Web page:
Shortly after the suspect's arrest, the officers identified him as Bryan Simpson and discovered an outstanding warrant for his arrest. While officers verified Simpson's identity, Officer Morgan and others retraced the chase route and discovered two magazines containing ammunition and an assault rifle on the ground. The officers then searched Simpson's person and recovered three bullets. These bullets matched the ammunition found in the two magazines recovered by police.

Approximately two hours after his arrest, authorities read Simpson his Miranda rights. Simpson also signed a Miranda waiver. Police then interrogated him for approximately one hour, during which time Simpson told officers they would likely find his prints on the rifle. Simpson also identified the man who sold him the rifle. At no time during the interview did Simpson ask for an attorney.

Simpson was subsequently charged as a felon in possession of a firearm, in violation of 18 U.S.C. §§ 922(g)(1) and 924(e)(1). Simpson moved to suppress admission of his post-arrest statements. The district court1 denied Simpson's motion even though it ruled his initial seizure violated the Fourth Amendment. Simpson subsequently filed a motion in limine to exclude admission of the rifle, the two magazines, and the three bullets. This motion was also denied.

On March 9, 2005, Simpson entered a conditional plea of guilty to being a felon in possession of a firearm, reserving the right to appeal the district court's rulings on his motion to suppress and motion in limine. Simpson now appeals each of these rulings. Simpson also appeals the district court's sentence, alleging it violates his Sixth Amendment right to a trial by jury.

II. DISCUSSION

A. Admissibility of the Rifle and Magazine Clips

Simpson first argues the rifle and magazine clips recovered on the ground by the officers are inadmissible under the Fourth Amendment as fruit of the poisonous tree. We review the district court's Fourth Amendment rulings de novo. United States v. Brown, 49 F.3d 1346, 1348-49 (8th Cir.1995).

"Under the `fruit of the poisonous tree' doctrine, the exclusionary rule bars the admission of physical evidence and live witness testimony obtained directly or indirectly through the exploitation of police illegality." Hamilton v. Nix, 809 F.2d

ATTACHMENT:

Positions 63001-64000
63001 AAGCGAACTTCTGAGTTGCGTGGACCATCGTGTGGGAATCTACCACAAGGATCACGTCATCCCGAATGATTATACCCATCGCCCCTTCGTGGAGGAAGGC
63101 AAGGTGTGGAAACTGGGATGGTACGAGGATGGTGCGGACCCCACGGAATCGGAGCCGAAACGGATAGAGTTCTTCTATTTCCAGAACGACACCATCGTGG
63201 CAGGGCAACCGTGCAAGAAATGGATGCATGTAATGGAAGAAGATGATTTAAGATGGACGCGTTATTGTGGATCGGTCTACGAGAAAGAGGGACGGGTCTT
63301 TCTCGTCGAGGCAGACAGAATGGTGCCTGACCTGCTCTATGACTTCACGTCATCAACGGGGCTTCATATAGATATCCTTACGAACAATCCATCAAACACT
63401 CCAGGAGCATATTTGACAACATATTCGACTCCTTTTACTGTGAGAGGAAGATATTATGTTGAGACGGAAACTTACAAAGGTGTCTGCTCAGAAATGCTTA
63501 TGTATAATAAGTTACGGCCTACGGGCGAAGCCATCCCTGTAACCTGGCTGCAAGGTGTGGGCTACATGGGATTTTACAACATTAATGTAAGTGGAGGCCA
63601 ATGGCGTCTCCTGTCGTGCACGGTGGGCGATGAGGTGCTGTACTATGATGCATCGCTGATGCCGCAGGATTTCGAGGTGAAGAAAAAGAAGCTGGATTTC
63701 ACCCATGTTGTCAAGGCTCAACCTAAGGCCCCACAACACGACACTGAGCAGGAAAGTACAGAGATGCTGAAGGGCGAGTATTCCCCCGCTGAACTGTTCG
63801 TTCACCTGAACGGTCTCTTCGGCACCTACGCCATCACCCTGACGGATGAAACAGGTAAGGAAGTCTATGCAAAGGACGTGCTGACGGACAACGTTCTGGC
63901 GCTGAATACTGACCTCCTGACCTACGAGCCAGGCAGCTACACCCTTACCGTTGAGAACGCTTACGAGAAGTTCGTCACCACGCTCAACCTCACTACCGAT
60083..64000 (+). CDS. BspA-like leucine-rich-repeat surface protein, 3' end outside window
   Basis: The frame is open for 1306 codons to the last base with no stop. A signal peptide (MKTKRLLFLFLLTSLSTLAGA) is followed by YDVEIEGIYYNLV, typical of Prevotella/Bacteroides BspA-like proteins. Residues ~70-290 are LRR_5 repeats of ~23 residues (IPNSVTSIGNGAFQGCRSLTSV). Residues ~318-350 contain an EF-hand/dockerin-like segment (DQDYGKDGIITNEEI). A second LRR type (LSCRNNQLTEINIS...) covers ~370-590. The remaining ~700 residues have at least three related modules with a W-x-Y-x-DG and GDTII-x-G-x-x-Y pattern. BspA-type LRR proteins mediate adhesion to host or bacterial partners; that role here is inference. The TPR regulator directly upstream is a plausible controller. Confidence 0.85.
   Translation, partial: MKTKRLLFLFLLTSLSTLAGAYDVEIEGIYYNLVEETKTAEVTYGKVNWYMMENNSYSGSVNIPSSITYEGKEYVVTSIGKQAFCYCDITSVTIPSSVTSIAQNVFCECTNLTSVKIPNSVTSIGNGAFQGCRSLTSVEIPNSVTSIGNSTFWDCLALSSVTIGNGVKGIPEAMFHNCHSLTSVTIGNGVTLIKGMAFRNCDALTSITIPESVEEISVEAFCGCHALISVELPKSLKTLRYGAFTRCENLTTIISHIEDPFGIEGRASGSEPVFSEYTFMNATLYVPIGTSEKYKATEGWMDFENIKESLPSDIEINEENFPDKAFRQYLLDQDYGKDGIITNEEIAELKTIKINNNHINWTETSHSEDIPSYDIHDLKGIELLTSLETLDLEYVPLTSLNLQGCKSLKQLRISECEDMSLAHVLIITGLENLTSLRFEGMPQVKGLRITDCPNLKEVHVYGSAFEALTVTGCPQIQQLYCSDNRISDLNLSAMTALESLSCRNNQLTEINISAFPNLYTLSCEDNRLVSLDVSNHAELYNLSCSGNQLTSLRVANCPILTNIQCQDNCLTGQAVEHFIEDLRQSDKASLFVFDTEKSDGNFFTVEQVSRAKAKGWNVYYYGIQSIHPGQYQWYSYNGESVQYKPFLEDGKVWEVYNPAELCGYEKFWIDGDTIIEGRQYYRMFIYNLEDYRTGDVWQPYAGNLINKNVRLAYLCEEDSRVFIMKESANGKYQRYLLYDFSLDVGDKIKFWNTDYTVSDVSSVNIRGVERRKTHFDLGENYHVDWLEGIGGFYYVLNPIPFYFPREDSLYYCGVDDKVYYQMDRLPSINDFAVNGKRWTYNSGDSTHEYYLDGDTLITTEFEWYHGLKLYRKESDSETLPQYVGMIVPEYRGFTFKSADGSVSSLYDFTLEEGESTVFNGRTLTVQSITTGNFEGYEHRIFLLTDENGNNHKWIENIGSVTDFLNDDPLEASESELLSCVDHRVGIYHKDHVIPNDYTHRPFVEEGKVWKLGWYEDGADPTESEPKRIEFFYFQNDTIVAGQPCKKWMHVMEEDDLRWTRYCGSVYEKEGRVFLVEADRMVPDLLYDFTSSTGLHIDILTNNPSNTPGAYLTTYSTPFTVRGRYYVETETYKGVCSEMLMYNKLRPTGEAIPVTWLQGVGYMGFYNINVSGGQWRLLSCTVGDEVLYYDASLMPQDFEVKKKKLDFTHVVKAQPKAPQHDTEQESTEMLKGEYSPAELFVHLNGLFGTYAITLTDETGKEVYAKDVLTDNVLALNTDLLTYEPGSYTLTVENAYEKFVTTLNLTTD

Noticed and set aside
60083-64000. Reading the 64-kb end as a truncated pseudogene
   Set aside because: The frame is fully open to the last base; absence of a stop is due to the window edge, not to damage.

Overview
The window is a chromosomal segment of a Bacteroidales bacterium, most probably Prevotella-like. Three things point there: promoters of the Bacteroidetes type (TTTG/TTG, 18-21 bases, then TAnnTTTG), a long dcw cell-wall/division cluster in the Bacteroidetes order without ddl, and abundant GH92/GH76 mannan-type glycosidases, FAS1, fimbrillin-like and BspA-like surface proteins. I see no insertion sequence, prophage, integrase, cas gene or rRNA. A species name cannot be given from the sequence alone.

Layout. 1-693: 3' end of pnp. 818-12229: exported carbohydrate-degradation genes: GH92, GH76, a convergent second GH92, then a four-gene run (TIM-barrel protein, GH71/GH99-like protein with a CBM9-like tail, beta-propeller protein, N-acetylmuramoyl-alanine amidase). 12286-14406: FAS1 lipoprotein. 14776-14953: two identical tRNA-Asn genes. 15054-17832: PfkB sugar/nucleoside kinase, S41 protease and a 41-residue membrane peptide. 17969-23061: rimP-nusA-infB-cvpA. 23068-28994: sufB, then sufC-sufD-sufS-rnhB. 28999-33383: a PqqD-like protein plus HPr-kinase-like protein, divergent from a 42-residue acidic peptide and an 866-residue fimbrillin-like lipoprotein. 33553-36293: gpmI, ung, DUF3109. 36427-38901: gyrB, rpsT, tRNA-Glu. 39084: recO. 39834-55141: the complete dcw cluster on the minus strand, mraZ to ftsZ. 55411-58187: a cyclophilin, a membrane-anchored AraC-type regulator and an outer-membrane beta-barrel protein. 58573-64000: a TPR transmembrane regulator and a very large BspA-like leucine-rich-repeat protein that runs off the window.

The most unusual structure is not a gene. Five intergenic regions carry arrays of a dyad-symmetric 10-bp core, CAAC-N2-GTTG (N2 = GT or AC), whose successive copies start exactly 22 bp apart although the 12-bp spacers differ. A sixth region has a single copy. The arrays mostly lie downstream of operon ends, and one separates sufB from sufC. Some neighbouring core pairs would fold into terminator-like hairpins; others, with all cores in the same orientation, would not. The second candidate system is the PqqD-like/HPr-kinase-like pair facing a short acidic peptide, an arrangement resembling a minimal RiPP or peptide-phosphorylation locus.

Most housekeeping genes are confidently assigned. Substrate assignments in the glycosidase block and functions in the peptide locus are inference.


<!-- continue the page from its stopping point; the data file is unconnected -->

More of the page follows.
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463, 465 (8th Cir.1987) (citing Wong Sun v. United States, 371 U.S. 471, 484-88, 83 S.Ct. 407, 9 L.Ed.2d 441 (1963)). The district court ruled, and the government does not dispute, that law enforcement had neither probable cause nor reasonable suspicion to seize Simpson. We will therefore assume, without deciding, that Simpson's initial seizure was unconstitutional. Given this background, we must now address whether the rifle and magazines recovered on the ground after Simpson's seizure were obtained through an improper exploitation of the initial police illegality.

Simpson concedes he was first seized, for purposes of the Fourth Amendment, when Officer Cronin tackled him. Simpson's chase by law enforcement was, in all respects, lawful, and his relinquishment of the rifle and magazines was an act preceding the police illegality. See California v. Hodari D., 499 U.S. 621, 629, 111 S.Ct. 1547, 113 L.Ed.2d 690 (1991) (holding that pursuit by law enforcement, even where law enforcement makes a "show of authority," does not constitute a Fourth Amendment "seizure"). The mere fact that police recovered the rifle and magazines after Simpson's unlawful seizure does not render this evidence inadmissible. Had authorities not arrested Simpson, they would have been free to retrace the search route and recover any and all evidence they encountered on the way. Evidence recovered under these circumstances is ordinarily admissible. See United States v. Liu, 180 F.3d 957, 962 (8th Cir.1999). Simpson's unlawful seizure does not change the fact that he relinquished...